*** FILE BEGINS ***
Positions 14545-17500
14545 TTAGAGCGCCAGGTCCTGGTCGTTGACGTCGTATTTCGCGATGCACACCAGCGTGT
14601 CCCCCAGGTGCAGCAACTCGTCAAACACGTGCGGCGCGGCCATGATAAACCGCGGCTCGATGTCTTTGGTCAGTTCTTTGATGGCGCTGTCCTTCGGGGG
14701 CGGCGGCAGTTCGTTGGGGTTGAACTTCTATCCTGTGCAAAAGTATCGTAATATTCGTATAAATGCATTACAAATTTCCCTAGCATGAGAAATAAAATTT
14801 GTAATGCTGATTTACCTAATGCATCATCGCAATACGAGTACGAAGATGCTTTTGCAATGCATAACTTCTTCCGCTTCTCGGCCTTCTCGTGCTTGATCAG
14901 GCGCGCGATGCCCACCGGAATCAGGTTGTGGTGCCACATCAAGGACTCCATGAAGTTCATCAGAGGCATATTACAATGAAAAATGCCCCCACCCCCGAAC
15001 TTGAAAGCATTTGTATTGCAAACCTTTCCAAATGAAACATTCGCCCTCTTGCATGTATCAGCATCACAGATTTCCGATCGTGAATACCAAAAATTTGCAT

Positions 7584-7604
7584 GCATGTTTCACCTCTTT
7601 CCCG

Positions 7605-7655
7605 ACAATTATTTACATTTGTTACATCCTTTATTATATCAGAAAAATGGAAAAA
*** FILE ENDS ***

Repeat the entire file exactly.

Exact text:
Positions 14545-17500
14545 TTAGAGCGCCAGGTCCTGGTCGTTGACGTCGTATTTCGCGATGCACACCAGCGTGT
14601 CCCCCAGGTGCAGCAACTCGTCAAACACGTGCGGCGCGGCCATGATAAACCGCGGCTCGATGTCTTTGGTCAGTTCTTTGATGGCGCTGTCCTTCGGGGG
14701 CGGCGGCAGTTCGTTGGGGTTGAACTTCTATCCTGTGCAAAAGTATCGTAATATTCGTATAAATGCATTACAAATTTCCCTAGCATGAGAAATAAAATTT
14801 GTAATGCTGATTTACCTAATGCATCATCGCAATACGAGTACGAAGATGCTTTTGCAATGCATAACTTCTTCCGCTTCTCGGCCTTCTCGTGCTTGATCAG
14901 GCGCGCGATGCCCACCGGAATCAGGTTGTGGTGCCACATCAAGGACTCCATGAAGTTCATCAGAGGCATATTACAATGAAAAATGCCCCCACCCCCGAAC
15001 TTGAAAGCATTTGTATTGCAAACCTTTCCAAATGAAACATTCGCCCTCTTGCATGTATCAGCATCACAGATTTCCGATCGTGAATACCAAAAATTTGCAT

Positions 7584-7604
7584 GCATGTTTCACCTCTTT
7601 CCCG

Positions 7605-7655
7605 ACAATTATTTACATTTGTTACATCCTTTATTATATCAGAAAAATGGAAAAA